So with the media and the elected officials at all levels securely in the pocket of the oil and gas industry, who will be left to push for a real investigation as to the cause of these cases of Ewing’s Sarcoma?

Not a goddamn person, that’s who. The oil and gas industry owns Washington County, and whoever they don’t own is terrified to speak up and ask even the most innocuous questions. The fear of retribution is real, and to be perfectly honest, is justified. We are not dealing with nice people here. Their goal is to make as much money as possible while spending the least amount of money in the process. Greasing the skids by exerting financial influence on politicians and regulators while churning out propaganda and a few token donations to keep the folks happy and quiet is all part of doing business. If the situation sounds bleak and hopeless, that’s because it is bleak and hopeless.

There is no way something as serious as a rare cancer cluster targeting local children goes ignored on such a broad scale but for somebody operating in the shadows. Am I saying that the oil and gas industry is directly responsible for the dramatic increase of Ewing’s Sarcoma cases in the community? No. But if the oil and gas industry is exerting influence in a variety of ways to prevent the crisis from receiving the attention it deserves, then they are responsible.

And just so nobody thinks the oil and gas industry isn’t quietly paying attention to this problem, the same pro-drilling trolls who yelled and screamed about the Cornerstone Care incident are already coming out to pre-emptively absolve the drilling industry of any wrongdoing regarding the cases of Ewing’s Sarcoma. These fake grassroots efforts, known as astroturfing, are a clear sign that anyone who starts asking questions will end up being pilloried by some of the vilest people to ever sit down at a keyboard.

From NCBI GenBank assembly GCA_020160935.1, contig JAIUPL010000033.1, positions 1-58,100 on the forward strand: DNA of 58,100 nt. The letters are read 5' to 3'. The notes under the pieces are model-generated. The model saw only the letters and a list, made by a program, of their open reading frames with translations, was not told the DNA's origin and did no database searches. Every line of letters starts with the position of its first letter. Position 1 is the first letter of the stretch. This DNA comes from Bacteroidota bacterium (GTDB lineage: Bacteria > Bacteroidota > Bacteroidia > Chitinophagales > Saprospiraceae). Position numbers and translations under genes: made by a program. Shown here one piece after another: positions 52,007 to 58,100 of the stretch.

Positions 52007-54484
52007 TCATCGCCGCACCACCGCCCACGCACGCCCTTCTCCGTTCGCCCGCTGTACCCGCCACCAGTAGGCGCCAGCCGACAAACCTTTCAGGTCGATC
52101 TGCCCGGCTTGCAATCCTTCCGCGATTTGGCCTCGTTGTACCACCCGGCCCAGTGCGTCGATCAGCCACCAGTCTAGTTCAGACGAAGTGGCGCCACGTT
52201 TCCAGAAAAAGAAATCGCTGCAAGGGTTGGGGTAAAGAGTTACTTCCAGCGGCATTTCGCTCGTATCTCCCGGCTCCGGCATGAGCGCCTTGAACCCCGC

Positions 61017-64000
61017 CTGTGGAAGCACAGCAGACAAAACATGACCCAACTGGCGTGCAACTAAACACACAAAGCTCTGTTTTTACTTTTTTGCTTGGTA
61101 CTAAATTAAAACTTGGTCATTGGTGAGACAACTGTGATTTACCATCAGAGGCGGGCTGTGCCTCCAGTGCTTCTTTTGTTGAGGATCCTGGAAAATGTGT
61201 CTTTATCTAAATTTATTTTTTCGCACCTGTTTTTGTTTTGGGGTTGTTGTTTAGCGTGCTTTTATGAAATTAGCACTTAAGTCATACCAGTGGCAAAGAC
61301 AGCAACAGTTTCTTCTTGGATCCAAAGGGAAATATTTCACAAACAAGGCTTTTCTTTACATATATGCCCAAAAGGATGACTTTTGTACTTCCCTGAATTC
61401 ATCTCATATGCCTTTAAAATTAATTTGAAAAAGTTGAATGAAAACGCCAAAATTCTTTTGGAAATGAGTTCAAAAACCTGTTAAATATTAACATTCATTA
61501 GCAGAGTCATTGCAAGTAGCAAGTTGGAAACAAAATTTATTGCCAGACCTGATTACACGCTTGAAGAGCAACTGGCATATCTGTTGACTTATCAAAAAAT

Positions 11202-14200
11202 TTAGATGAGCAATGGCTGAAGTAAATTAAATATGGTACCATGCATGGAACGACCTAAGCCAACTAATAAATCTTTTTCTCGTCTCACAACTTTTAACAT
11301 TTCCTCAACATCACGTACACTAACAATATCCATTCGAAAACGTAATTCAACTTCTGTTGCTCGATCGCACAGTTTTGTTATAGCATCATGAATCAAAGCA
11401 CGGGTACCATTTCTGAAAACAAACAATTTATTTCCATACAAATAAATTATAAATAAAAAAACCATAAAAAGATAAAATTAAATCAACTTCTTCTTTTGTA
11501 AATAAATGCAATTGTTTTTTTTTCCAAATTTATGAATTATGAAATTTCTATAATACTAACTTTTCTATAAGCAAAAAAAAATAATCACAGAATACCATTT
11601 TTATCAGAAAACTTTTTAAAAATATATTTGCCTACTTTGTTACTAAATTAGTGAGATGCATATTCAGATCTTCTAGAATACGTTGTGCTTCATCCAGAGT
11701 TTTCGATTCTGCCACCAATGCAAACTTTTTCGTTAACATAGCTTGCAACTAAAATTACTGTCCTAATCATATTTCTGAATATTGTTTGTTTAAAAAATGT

The anonymous old lady trolls Cecil Township Watchdogs behind this pro-drilling propaganda page are offering up thoughts and prayers, which have not yet been approved by the FDA as an effective treatment for cancer. Read their comments for a totally uneducated yet defiant statement about how Ewing’s Sarcoma can’t be related to drilling. They are some of the worst people on Earth, and they live in the Canon-Mac school district.

The Body Count Has Already Begun

When I was a state legislator, actively battling for transparency and accountability from the oil and gas industry and the cabal of sycophants posing as public officials, people would ask me what it was going to take for things to change. My response was always that it was going to take children dying for people to wake up and realize that money isn’t everything. And if the lack of media and political attention about a clear and present danger to the public health of our children is any indication, I was at least partially right. 

The real question is apparently not if it will take children dying, but how many have to die. I don’t know the answer to that, but the horrific reality is that the body count is already underway.


I have seen some of the comments attacking my credibility as a reason to diminish what I have written. If you think what I’m saying and the series of events that led to my diminished credibility are unrelated, then you really don’t get what’s going on here. I knew that my political career had a shelf life when I decided that I couldn’t ignore these issues a decade ago because I knew we would ultimately end up in this situation.

Had I played ball, I would probably still be in office or made a lateral move to a cushy judge position, but that didn’t happen. I have taken full responsibility for the manner in which I dealt with the onslaught of attacks, many of which have never been made public. At this point, I have nothing to lose except for the health and safety of my kids, so I really don’t care about the opinions of those who know far less than what I know to be true.


  1. Kimberly Joyce

    Jessie I agree with you that there is cancer oh and the Canon Mcmillan school district . I was diagnosed with breast cancer in 2003 and I can count at least 10 more women of my daughters friends mom’s also diagnosed . I truly believe that is an environmental but I have admit I believe wevertown with their environmental waste had a lot to do with it .

  2. Robin Fox

    We have a similar situation regarding a health crisis cluster. Within less than a quarter mile, three men were diagnosed with ALS in a less than two years. Two are now deceased, my husband is the third. Others have symptoms. I’ve tried reaching out to WV health department, Environmental Protection Agency and CDC. They all pass me on to the next agency. I also sat in Shelley Moore Caputo’s office in DC and she said it would be looked at. That was nearly a year ago. Nothing. I’m not surprised